Sen. Mary Landrieu (D-La.) ramped up pressure on Thursday for the Obama
administration to shorten and lift its moratorium on offshore drilling.
Landrieu, whose home state has bore the brunt of the Gulf of Mexico oil spill close to the Louisiana coast, said that the administration's six-month ban on drilling could only exacerbate the economic damage to the region from the spill.
"This is a conundrum for us — a very difficult situation," Landrieu said during an appearance on ABC's "Good Morning America."
President Barack Obama issued the moratorium on deepwater drilling after the explosion on a BP-leased rig 52 days ago that triggered an underwater leak from a ruptured well, which has not yet been stemmed.
Landrieu said that ban had been "slapped on without much economic analysis," and should be lifted.
The senator said that a protracted ban on drilling could leave many Louisianans who work in the industry out of work, as the spill threatens other people in the state who make their livings in commercial fishing.
"The economic analysis shows that it may be more detrimental by driving out offshore drilling from our shores," she said. "We have to make sure these rigs are safe. But it can be done."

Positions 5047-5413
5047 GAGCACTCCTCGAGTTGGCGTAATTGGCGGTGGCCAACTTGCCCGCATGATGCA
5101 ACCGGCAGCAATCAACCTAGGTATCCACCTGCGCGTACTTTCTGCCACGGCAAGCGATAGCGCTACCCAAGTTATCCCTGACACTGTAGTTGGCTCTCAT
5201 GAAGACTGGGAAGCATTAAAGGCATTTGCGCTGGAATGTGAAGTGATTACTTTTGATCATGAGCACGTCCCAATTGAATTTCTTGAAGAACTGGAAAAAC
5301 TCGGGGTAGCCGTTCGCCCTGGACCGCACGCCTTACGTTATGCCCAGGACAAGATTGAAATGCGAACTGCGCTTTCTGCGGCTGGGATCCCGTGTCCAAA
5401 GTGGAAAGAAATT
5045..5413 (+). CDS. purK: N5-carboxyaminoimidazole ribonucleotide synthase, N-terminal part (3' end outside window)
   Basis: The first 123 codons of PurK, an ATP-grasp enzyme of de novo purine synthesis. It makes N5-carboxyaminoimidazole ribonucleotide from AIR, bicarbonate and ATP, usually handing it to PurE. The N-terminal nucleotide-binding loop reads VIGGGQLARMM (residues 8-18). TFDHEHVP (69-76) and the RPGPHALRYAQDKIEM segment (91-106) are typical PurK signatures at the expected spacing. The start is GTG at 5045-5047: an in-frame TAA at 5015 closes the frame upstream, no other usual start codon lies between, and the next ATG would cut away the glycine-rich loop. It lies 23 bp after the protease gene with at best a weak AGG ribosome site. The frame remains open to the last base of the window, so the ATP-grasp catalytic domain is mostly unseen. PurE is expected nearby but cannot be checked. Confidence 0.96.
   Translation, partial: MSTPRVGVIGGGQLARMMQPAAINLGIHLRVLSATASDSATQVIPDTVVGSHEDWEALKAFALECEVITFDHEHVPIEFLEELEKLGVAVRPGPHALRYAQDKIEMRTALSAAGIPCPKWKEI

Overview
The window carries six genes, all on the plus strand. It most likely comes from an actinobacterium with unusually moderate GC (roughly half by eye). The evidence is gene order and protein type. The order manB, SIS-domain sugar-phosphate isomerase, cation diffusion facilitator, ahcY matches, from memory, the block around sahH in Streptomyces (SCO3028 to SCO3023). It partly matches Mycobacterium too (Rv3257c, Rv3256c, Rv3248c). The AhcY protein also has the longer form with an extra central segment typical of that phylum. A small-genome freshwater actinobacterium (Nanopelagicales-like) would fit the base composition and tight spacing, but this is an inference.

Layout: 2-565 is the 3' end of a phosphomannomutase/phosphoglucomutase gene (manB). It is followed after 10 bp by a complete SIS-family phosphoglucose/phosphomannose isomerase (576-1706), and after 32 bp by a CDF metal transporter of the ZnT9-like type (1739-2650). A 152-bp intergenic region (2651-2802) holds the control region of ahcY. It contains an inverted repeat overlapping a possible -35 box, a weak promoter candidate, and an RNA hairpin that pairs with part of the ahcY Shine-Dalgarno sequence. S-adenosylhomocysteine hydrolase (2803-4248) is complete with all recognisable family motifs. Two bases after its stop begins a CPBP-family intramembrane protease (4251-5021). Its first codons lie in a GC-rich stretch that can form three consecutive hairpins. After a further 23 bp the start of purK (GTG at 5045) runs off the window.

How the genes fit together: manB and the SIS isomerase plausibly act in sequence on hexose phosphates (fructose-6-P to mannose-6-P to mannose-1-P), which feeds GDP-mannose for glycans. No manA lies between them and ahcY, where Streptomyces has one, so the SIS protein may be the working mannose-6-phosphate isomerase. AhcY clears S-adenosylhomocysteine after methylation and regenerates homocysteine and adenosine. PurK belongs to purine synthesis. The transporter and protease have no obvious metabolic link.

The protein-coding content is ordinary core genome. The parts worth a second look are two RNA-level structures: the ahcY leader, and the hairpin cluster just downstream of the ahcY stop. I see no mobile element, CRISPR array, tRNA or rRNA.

The president issued the moratorium on new drilling in the immediate aftermath of the spill, until an investigation into the causes and effects of the current spill could be conducted. Obama has said he looks forward to lifting the moratorium as soon as possible, if reports warrant such a thing.
And while Landrieu joined many other Republicans in calling several weeks ago to lift the ban on shallow-water drilling, Landrieu said she'd keep the pressure on the administration and Interior Secretary Ken Salazar to lift and shorten all of the restrictions on new drilling.
"We just need to keep the pressure on him to get the moratoria shortened," she said.